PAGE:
#Kinderblog2012 Summer Blogging Challenge, Question Numero Deux:
Tell us about one (or two, or a few) of the classrooms you have had over the years. Not the kids, the ROOMS. What have you loved? What have you hated? How did you FEEL in the space? What did you DO with the space that, looking back, seems ridiculous? Or brilliant? We all spend so much time in our classrooms, we really do develop a relationship with the physical space. Tell us about that (those) relationship(s).
I know, I’m a little behind on this. What can I say – it’s summer and it’s hard to keep up with RUNNING the challenge AND participating in the challenge AND holding down the lounge chair on my patio with an iced coffee in my hand. Hopefully my story here is worth the wait.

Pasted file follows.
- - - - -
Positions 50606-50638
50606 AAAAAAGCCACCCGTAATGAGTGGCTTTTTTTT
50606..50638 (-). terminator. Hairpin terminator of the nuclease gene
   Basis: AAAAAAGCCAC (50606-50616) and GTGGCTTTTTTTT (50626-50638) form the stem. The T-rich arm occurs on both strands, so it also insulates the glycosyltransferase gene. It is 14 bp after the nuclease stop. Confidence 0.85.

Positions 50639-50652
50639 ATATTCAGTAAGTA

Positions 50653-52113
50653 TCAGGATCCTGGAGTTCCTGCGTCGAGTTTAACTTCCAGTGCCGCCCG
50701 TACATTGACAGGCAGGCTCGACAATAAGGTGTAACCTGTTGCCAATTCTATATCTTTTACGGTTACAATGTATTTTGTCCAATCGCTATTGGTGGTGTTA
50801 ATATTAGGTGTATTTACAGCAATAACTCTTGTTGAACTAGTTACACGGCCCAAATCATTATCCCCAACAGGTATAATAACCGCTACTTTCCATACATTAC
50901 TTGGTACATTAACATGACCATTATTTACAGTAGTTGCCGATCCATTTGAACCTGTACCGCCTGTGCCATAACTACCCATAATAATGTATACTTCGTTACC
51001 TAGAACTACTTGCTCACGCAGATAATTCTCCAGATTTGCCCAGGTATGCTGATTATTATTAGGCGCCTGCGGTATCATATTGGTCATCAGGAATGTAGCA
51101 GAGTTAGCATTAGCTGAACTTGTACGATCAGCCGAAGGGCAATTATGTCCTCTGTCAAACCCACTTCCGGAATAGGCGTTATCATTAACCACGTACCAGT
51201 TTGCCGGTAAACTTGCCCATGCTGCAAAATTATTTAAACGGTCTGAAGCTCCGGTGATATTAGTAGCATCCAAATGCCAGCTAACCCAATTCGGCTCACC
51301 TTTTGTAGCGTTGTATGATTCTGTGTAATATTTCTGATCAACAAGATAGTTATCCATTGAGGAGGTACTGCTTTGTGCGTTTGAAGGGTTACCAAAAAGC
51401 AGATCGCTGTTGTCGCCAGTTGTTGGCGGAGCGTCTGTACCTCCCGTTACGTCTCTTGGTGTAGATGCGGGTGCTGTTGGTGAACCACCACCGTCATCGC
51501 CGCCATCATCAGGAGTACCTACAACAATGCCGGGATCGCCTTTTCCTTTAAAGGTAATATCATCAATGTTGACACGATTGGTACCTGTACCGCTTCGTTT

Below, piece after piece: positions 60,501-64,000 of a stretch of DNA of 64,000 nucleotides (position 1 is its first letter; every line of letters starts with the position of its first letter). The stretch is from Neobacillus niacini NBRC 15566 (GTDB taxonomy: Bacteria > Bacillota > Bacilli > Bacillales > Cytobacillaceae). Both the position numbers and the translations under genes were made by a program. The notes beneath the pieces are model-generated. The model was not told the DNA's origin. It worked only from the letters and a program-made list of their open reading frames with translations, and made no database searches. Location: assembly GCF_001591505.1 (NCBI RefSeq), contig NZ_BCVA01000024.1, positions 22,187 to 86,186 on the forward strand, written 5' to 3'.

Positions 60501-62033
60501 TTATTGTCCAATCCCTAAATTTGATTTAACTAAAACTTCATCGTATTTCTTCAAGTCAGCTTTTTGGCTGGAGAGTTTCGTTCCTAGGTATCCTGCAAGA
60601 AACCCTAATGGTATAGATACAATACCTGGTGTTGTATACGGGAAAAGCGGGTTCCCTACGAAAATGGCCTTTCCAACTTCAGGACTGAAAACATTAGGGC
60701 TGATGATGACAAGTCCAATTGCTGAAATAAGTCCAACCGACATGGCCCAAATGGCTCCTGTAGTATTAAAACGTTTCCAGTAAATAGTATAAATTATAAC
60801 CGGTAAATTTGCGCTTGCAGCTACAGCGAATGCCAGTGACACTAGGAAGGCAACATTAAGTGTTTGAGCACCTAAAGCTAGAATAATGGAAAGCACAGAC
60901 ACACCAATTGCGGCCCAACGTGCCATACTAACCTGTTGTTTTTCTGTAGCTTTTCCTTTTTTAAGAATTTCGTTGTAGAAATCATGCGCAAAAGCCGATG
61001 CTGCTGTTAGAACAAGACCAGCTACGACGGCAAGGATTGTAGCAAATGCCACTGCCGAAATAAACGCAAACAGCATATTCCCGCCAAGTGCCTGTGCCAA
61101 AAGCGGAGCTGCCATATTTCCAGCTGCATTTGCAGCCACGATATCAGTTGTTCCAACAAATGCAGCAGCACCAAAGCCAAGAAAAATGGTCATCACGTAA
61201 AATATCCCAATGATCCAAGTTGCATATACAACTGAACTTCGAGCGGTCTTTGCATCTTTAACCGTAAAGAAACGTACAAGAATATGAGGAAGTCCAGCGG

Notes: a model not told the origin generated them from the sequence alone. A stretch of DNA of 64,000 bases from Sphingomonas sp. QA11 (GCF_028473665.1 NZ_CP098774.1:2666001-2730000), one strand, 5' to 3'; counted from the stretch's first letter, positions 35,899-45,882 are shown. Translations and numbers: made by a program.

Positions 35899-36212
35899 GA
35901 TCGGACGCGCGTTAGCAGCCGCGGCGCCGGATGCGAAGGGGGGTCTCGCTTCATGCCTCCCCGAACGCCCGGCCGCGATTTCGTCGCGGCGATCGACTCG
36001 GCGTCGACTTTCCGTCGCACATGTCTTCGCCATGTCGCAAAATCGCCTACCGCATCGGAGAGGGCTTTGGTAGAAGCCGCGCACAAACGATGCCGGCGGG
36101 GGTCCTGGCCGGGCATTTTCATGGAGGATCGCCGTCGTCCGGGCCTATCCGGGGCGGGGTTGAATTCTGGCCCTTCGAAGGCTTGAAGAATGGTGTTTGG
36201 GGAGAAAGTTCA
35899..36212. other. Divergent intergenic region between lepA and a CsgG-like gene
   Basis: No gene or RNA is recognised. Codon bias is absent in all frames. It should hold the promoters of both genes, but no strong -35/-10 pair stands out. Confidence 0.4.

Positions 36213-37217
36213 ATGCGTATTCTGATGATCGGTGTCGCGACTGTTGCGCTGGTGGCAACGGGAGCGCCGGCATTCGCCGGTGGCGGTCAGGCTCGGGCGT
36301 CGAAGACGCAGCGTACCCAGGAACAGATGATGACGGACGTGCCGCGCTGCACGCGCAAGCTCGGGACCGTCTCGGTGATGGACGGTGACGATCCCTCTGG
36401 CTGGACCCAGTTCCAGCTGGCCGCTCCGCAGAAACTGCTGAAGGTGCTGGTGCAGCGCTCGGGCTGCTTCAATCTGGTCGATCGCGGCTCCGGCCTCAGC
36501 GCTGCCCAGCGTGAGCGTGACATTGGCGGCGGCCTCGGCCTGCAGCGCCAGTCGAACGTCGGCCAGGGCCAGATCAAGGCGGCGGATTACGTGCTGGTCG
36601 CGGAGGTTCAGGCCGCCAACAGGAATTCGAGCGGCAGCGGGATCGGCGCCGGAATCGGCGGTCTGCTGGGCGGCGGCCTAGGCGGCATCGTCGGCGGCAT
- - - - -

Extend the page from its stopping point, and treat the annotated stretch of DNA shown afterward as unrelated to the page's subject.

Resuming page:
When I finished grad school, my first teaching job was at a teeny weeny private school (known here as That School, not to be confused with This School, where I currently work), in a little town just south of The City. The town was small (24,000 people), the school was small (180 kids, in grades K-12), and the classes were small (maximum 12 kids per class, often fewer). The assignment was to teach a grade one/two split class, and while I know there is all kinds of debate on the merits and pitfalls of split classes, I will just say this: when you only have 10 kids in your class, you can manage damn near anything.
It was the first time that I set up MY OWN classroom – previously, “my” rooms had been already set up, by the program or facility where I was working. They were lovely, friendly, well-equipped and welcoming rooms, but I never felt ownership. About a week before school started, I arrived to check out my space, not even really sure what was involved in “setting up a classroom.”